“You Are Here”: Understanding How GPS Works

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Last week, I showed you a method of how to find the fastest path from A to B: Finding the shortest Path with Dijkstra’s Agorithm. To make use of that, we need a method to determine our position at any point in time.

For that matter, many devices use the so-called Global Positioning System (GPS). If you want to understand how it works and do some simple calculations in R, read on!

Nowadays most of us have several GPS devices, in their cars, their smartphones, and their smartwatches. Those are receivers of signals coming from over 30 satellites orbiting the earth. You need that many so that there are always enough in sight:

source: wikimedia

Many of the technical details are interesting, yet here I want you to understand the core principle of how it works. With the real GPS, you need three satellites to determine two coordinates one of which can be discarded. Because the clock in the GPS receiver is not fully synchronized you need a fourth satellite to compensate for that. The resulting system of equations has to be solved to determine the position. In our toy example, we will only do the 2D-case with two satellites, yet the principle stays the same.

The following example is taken from the excellent article From Barns to Satellites: An Introduction to the Mathematics of Global Positioning Systems by my colleague Professor Kyle Schultz from the University of Mary Washington.

The basic principle of determining the position is finding the intersection of the two circles of the two satellites (in this case) and matching this with a third circle, given by the radius of the earth. We get circles because when we receive the signal of a satellite we receive the time when it sent the signal and the position where it was when it sent the signal. From that, we can infer a circle of all the positions the signal could have traveled to during the time interval until we received it.

When we have two satellites we get two circles. Two circles have either no, one or two intersections. When the system is set up correctly we will have two intersections most of the time. One of those can in nearly all cases be discarded because it will be somewhere in space or beneath the earth (x and y are the coordinates, r is the radius of the circle):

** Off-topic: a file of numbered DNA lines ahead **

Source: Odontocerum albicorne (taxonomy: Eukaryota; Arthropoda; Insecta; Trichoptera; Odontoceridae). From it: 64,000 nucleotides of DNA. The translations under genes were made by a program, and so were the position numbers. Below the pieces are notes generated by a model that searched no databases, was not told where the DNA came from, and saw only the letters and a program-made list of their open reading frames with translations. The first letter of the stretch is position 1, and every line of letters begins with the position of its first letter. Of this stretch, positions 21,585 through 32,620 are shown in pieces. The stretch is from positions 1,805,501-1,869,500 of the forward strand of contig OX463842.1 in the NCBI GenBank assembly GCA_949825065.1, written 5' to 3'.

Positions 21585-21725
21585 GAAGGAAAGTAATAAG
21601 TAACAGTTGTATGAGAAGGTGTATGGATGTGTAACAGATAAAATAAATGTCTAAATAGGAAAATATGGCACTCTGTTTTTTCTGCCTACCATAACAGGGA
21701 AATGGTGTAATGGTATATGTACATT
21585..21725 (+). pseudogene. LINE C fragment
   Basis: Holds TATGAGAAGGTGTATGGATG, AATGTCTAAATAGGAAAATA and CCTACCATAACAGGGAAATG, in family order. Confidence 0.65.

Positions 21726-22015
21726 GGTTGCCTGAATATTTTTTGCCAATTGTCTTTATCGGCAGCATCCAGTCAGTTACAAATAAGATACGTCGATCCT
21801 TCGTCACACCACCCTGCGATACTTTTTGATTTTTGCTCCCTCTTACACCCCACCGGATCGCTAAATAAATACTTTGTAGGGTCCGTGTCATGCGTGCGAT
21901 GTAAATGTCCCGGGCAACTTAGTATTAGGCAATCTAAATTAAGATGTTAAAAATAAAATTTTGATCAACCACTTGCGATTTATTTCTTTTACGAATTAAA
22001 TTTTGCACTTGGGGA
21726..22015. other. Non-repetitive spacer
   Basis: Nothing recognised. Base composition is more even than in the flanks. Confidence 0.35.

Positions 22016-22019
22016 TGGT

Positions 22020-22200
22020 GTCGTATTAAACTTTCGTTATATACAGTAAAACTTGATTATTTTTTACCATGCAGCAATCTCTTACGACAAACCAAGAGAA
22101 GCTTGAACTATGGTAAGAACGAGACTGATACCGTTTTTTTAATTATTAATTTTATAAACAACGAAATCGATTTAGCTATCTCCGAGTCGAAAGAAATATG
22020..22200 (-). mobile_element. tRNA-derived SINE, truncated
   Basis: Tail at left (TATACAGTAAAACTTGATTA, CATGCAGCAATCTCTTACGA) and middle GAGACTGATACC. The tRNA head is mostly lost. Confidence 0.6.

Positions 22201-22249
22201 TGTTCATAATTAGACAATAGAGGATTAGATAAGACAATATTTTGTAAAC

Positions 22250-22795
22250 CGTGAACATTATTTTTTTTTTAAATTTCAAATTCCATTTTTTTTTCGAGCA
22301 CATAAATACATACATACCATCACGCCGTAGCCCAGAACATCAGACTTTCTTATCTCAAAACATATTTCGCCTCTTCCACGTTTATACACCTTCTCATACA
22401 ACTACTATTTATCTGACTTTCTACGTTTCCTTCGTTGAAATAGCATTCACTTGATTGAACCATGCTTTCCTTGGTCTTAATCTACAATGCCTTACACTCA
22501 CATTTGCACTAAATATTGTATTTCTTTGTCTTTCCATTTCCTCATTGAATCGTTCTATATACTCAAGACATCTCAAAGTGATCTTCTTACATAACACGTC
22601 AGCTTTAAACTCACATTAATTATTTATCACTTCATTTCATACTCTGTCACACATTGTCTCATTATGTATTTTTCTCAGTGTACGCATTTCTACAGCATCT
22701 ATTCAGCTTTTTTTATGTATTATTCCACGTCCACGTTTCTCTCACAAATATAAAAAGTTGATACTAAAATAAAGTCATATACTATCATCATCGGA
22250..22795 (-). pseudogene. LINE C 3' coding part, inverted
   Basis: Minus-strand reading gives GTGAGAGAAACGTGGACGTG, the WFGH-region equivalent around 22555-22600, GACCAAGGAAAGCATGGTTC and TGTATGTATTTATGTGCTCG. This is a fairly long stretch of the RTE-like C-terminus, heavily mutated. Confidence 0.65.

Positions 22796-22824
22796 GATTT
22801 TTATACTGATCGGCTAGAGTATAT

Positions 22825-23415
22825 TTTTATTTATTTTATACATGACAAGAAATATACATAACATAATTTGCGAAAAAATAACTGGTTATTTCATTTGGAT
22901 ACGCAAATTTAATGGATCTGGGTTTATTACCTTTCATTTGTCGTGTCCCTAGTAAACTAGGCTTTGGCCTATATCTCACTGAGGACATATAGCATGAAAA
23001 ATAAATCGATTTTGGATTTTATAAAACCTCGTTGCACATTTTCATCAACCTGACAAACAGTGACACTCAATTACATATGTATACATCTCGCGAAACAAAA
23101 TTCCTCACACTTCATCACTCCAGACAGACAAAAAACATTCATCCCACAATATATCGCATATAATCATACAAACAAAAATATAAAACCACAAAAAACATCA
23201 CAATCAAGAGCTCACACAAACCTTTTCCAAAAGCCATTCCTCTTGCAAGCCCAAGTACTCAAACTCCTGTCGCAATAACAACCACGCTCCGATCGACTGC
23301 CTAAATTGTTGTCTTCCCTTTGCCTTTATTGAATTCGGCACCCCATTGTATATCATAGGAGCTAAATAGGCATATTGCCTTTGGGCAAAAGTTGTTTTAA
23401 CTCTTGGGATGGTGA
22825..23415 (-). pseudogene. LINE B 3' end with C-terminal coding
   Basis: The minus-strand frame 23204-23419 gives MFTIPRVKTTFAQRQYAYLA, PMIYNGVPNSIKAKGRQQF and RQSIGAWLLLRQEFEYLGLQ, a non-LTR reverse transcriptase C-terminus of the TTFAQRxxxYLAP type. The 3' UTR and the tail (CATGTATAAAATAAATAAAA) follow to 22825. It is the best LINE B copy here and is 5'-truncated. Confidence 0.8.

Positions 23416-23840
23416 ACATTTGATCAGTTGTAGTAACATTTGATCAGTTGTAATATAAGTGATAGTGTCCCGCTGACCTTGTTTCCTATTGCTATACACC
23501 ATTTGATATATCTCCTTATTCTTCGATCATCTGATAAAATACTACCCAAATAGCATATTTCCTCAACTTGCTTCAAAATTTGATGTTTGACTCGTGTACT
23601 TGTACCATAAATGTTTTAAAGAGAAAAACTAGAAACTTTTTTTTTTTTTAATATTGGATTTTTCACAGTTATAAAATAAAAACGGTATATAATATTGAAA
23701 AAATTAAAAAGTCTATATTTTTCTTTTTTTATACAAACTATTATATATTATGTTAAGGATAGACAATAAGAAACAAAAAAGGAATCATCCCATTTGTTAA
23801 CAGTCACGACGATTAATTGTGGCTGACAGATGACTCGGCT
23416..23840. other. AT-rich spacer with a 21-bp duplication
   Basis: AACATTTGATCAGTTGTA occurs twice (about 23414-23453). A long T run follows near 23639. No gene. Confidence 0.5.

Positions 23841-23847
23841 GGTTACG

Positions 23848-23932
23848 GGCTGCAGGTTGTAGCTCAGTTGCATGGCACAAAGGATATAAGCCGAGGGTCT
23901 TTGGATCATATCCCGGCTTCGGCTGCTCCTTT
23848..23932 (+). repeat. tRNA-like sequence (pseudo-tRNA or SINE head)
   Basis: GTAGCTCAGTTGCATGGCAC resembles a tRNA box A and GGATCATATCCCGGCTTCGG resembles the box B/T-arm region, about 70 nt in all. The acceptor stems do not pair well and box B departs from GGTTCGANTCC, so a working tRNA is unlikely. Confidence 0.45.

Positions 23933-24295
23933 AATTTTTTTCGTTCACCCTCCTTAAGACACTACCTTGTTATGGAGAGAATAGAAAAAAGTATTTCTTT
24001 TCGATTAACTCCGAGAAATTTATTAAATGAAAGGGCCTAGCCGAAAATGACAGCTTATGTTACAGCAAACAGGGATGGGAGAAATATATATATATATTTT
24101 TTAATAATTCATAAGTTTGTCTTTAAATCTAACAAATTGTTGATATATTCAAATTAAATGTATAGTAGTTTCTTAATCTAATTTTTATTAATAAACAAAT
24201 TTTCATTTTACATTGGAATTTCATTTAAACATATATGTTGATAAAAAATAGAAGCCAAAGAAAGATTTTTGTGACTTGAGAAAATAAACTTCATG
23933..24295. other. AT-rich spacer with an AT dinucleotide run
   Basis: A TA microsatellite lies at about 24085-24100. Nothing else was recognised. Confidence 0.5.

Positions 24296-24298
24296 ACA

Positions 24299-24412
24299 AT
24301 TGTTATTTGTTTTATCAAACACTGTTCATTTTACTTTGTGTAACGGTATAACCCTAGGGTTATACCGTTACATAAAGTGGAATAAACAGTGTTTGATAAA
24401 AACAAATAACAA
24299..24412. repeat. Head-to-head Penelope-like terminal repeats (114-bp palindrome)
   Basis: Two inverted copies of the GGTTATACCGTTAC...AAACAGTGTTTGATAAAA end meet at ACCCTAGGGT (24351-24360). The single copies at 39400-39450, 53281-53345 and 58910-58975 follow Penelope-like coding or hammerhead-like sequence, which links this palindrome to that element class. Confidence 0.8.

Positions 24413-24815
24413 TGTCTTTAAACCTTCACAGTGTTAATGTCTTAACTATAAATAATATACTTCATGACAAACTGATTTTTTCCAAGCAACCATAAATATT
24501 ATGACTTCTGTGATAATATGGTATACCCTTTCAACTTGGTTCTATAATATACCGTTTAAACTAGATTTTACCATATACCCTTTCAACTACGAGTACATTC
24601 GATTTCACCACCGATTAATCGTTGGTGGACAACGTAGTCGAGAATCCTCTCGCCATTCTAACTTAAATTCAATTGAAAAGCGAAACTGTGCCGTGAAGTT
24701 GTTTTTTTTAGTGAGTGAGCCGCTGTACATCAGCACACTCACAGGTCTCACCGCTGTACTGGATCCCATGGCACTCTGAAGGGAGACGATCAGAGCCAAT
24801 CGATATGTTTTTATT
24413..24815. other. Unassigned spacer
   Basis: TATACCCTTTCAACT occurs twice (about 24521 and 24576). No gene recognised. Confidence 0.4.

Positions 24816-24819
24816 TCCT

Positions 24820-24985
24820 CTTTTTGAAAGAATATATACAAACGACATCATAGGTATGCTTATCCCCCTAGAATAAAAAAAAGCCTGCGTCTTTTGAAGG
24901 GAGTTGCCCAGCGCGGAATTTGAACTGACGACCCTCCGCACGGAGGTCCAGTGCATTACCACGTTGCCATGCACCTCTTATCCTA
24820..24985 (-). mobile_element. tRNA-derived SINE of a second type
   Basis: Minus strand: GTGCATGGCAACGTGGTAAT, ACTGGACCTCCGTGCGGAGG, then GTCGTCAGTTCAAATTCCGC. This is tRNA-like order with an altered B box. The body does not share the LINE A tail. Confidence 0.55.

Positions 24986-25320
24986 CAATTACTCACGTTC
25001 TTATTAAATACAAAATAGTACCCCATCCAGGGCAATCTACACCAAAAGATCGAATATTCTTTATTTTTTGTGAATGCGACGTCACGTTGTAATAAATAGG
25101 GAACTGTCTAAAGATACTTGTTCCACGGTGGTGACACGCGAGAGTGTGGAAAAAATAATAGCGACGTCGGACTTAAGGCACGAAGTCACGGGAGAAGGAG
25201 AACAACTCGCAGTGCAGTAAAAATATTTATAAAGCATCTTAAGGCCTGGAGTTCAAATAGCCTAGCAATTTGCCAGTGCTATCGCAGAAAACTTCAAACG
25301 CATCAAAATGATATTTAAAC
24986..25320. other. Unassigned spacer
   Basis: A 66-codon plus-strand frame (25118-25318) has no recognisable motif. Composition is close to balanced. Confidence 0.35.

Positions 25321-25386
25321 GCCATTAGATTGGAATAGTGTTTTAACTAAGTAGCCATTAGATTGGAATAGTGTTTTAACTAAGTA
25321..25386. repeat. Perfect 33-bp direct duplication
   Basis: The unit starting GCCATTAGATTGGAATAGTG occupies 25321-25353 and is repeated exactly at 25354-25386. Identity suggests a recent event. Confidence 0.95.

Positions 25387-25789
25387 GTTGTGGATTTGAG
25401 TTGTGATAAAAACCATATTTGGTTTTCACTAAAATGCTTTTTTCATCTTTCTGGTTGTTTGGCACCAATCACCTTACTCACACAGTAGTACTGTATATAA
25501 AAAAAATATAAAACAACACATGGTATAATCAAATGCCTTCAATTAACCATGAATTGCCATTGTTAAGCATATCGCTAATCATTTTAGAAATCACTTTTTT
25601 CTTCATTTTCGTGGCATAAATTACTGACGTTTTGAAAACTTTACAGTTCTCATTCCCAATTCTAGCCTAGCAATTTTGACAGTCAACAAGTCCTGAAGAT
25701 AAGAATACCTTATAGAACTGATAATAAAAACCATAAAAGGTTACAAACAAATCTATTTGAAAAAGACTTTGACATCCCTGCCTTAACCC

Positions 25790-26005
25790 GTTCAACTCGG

draw_circle <- function(x = 0, y = 0, r, xlim = NULL, ylim = NULL, col = "black", add = FALSE) {
  h <- x
  k <- y
  if (is.null(ylim)) ylim <- c(k - r, k + r)
  curve(+ sqrt(r^2 - (x - h)^2) + k, h - r, h + r, xlim = xlim, ylim = ylim, xlab = "", ylab = "", col = col, add = add)
  curve(- sqrt(r^2 - (x - h)^2) + k, h - r, h + r, xlim = xlim, ylim = ylim, xlab = "", ylab = "", col = col, add = TRUE)

earth <- c(x =  0, y =  0, r = 13) # earth
sat_1 <- c(x = 21, y =  0, r = 20) # satellite 1
sat_2 <- c(x =  9, y = 15, r =  5) # satellite 2

draw_circle(r = earth["r"], xlim = c(-13, 41), ylim = c(-20, 20)) # earth
draw_circle(x = sat_1["x"], y = sat_1["y"], r = sat_1["r"], xlim = c(-13, 41), ylim = c(-20, 20), col = "green", add = TRUE) # satellite 1
draw_circle(x = sat_2["x"], y = sat_2["y"], r = sat_2["r"], ylim = c(-20, 20), col = "blue", add = TRUE) # satellite 2

The method for finding the intersection is called trilateration. You can find the exact mathematical derivation in the above article. We put the resulting formula into an R function (the d‘s stand for distances, the p, q and r for the coordinates of the satellites (we do not need the y-value of the first satellite because of the alignment of the diagram, see the article for details!):

trilaterate <- function(d1, d2, d3, p, q, r) {
  x <- (p^2 + d1^2 - d2^2) / (2 * p)
  y <- (q^2 + r^2 + d1^2 - d3^2 - (q * (p^2 + d1^2 - d2^2)) / p) / (2 * r)
  return(c(x, y))

(P <- trilaterate(earth["r"], sat_1["r"], sat_2["r"], sat_1["x"], sat_2["x"], sat_2["y"])) # don't need sat_1["y"] because of alignment of satellites with earth
##  x  y 
##  5 12

lines(c(earth["x"], P["x"]), c(earth["y"], P["y"]))
lines(c(sat_1["x"], P["x"]), c(sat_1["y"], P["y"]), col = "green")
lines(c(sat_2["x"], P["x"]), c(sat_2["y"], P["y"]), col = "blue")
points(P["x"], P["y"], pch = 16, col = "red")

As you can see, we got a unique position (5, 12) by this method.

Another fascinating aspect of GPS is, that it is a practical application of Einstein’s Theory of Relativity! That is because the satellites are moving very fast in relation to the surface of the earth and gravity is much weaker up there! Both have to be incorporated into the equation, otherwise, we would have an accumulating error of more than 10 km per day! The system would obviously be totally useless without Einstein and his brilliant theory!

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